'He Put Us on His Back': Can LeBron Keep Carrying Cavs Through the Playoffs?

Scott Sargent@WFNYScottFeatured Columnist IApril 30, 2018

Cleveland Cavaliers' LeBron James waits for the game to resume in the first half of Game 5 of an NBA basketball first-round playoff series against the Indiana Pacers, Wednesday, April 25, 2018, in Cleveland. (AP Photo/Tony Dejak)
Tony Dejak/Associated Press

CLEVELAND — For the first time this postseason, LeBron James looked human. Seated outside his locker following the Cleveland Cavaliers105-101 Game 7 victory over the Indiana Pacers, James' superhero facade appeared to wear thin.

Shirtless with giant bags of ice taped to his knees as Nas' "Street Dreams" echoed from a speaker near his submerged feet, James had the look of a man who crossed the finish line on empty.

Earlier in the evening, James was caught on camera saying he was playing all 48 minutes in the now-or-never contest. He played 43 minutes, kept off the floor momentarily due to leg cramps that struck late in the third quarter and carried into the game's final period.

Staring at his first-ever first-round elimination, James responded with 45 points (on 16-of-25 shooting), nine rebounds, seven assists and four steals. It's the kind of line that would be lauded for days if not coming from the same man who produced similar lines all through the first round of the playoffs.

As he reclined in his chair and ate a postgame meal, several teammates and friends came over to his locker, one by one as if it were a scene from The Godfather, congratulating the four-time MVP on yet another job well done.

"Good s--t," Cavs center Tristan Thompson said as he detoured from the showers to his locker. Then it was Kendrick Perkins. Long-time friend and current director of scouting Brandon Weems took his turn speaking with James before the conversation was taken over by James' personal trainer, Mike Mancias.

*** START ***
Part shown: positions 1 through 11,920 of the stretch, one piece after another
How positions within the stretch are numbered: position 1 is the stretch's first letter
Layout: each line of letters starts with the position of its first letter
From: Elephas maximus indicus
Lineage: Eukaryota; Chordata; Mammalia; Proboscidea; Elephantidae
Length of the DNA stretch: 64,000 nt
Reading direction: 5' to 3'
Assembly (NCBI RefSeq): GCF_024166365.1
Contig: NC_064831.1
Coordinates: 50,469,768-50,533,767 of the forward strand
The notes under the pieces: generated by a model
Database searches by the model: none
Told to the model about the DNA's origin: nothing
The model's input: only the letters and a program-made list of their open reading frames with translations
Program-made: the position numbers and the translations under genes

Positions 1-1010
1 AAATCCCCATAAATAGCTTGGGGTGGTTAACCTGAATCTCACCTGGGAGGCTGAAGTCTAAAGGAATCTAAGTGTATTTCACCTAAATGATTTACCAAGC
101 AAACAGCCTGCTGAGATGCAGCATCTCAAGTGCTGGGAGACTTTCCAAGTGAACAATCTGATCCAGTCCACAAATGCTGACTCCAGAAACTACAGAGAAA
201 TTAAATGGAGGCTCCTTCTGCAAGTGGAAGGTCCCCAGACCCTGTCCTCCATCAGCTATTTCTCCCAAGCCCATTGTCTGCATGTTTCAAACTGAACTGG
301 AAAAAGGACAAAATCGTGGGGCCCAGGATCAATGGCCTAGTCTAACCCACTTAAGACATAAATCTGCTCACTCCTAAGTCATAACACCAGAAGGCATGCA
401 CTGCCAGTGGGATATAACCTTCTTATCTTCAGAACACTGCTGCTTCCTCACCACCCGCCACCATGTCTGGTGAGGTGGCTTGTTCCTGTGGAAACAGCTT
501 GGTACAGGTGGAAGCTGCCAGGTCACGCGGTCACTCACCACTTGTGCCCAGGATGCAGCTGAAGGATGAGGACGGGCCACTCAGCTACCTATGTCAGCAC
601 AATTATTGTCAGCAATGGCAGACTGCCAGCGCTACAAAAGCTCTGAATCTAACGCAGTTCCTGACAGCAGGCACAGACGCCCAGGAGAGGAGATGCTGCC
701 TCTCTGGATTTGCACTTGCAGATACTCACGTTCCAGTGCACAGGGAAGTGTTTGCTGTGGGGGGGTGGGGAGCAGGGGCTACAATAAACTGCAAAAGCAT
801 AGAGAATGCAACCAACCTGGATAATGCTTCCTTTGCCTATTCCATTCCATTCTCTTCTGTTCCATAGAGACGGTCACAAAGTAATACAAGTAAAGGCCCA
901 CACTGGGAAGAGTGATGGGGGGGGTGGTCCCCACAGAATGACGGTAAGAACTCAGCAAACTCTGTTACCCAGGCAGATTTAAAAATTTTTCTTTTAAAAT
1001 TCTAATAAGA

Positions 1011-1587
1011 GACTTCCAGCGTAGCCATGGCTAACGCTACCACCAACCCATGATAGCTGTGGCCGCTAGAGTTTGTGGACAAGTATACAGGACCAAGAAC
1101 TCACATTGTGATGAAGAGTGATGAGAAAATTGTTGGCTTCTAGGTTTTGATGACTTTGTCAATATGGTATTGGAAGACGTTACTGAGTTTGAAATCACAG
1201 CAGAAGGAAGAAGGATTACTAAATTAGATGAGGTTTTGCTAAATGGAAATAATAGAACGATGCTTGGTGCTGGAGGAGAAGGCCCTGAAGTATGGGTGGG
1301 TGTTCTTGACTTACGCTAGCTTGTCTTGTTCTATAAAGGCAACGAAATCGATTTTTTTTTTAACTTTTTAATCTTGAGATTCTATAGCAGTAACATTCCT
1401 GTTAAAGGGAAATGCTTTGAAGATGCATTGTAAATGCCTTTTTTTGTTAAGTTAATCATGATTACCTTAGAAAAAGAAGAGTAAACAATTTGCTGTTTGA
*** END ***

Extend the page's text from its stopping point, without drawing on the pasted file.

A cavalcade of men, simultaneously congratulating and marveling as James pulled his team through an entire seven-game series, each game seemingly going to the brink, doing so with a sequence of box scores that only served to outdo the last.

"I just try to do whatever it takes to help us win, and I felt like I just wanted to do that again in this series," James said of his seven-game stint of heroics. "[I] just try to make plays offensively and defensively, continue to trust my guys and trust myself, and trust how much work I've put into my game. So it's definitely good to be able to make plays and help yourself advance."

That James did. Despite being on the target end of an aggressive Pacers defensive scheme, James battled throughout. His 45 points Sunday marked the third time he scored 40-plus points in the series. In the seven games, he averaged 34.4 points (on 55.3 percent shooting), 10.1 rebounds and 7.7 assists per night—the latter of which would have been considerably higher if not for some untimely cold spells across the rest of the Cavaliers' roster.

"It's hard to put it into words, but that's why he's the best player on the planet," Cavs head coach Tyronn Lue said following the game. "He put us on his back scoring the basketball, facilitating, being aggressive, getting the bigs in foul trouble a lot throughout the course of this series by attacking the basket and just getting to the free-throw line, which put a lot of pressure on their defense. So, he did it all for us this series."

The Cavs needed every ounce of what James was able to give on Sunday afternoon, but a question looms: Can he keep playing at this level while the rest of the Cavaliers struggle to produce consistently?

It is unwise to bet against James in any capacity. In the 2015 NBA Finals, he took a Cavs team that had lost both Kevin Love and Kyrie Irving to injury and produced the best statistical NBA Finals series the league had seen to that point. In 2016, it was James' Cavaliers who came back from a 3-1 deficit in the Finals to win the first title the city of Cleveland had seen in 52 years. Last season, though the Cavaliers fell to the Warriors in five games, he averaged a triple-double throughout the finals series, becoming the first player in the league's history to do so.

But these were all NBA Finals performances. Rarely has James had to give this level of effort across a first-round series. Since his return to Cleveland in 2014, the Cavaliers have swept each of their first-round opponents.

To put it in perspective, the Cavs did not lose a single game last postseason until Game 3 of the Eastern Conference Finals. But last season's team also had a pair of All-Stars in Love and Irving, who each had the potential to bail Cleveland out if James' shot wasn't falling.